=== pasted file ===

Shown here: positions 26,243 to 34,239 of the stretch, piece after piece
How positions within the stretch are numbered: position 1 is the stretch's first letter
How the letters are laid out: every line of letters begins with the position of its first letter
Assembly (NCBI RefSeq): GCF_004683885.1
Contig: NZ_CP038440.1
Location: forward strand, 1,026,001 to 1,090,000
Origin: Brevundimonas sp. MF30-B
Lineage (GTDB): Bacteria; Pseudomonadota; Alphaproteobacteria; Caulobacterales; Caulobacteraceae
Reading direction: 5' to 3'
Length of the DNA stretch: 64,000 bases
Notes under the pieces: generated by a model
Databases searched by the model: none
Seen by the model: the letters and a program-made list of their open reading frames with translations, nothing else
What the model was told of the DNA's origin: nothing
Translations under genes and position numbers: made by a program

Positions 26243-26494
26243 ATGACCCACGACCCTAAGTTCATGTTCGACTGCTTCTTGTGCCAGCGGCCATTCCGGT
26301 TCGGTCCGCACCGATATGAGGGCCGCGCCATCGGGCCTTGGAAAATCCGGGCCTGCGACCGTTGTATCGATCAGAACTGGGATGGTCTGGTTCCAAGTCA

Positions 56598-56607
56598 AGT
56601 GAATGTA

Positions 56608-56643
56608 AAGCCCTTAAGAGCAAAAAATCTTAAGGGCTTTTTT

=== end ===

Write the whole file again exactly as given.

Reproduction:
Shown here: positions 26,243 to 34,239 of the stretch, piece after piece
How positions within the stretch are numbered: position 1 is the stretch's first letter
How the letters are laid out: every line of letters begins with the position of its first letter
Assembly (NCBI RefSeq): GCF_004683885.1
Contig: NZ_CP038440.1
Location: forward strand, 1,026,001 to 1,090,000
Origin: Brevundimonas sp. MF30-B
Lineage (GTDB): Bacteria; Pseudomonadota; Alphaproteobacteria; Caulobacterales; Caulobacteraceae
Reading direction: 5' to 3'
Length of the DNA stretch: 64,000 bases
Notes under the pieces: generated by a model
Databases searched by the model: none
Seen by the model: the letters and a program-made list of their open reading frames with translations, nothing else
What the model was told of the DNA's origin: nothing
Translations under genes and position numbers: made by a program

Positions 26243-26494
26243 ATGACCCACGACCCTAAGTTCATGTTCGACTGCTTCTTGTGCCAGCGGCCATTCCGGT
26301 TCGGTCCGCACCGATATGAGGGCCGCGCCATCGGGCCTTGGAAAATCCGGGCCTGCGACCGTTGTATCGATCAGAACTGGGATGGTCTGGTTCCAAGTCA

Positions 56598-56607
56598 AGT
56601 GAATGTA

Positions 56608-56643
56608 AAGCCCTTAAGAGCAAAAAATCTTAAGGGCTTTTTT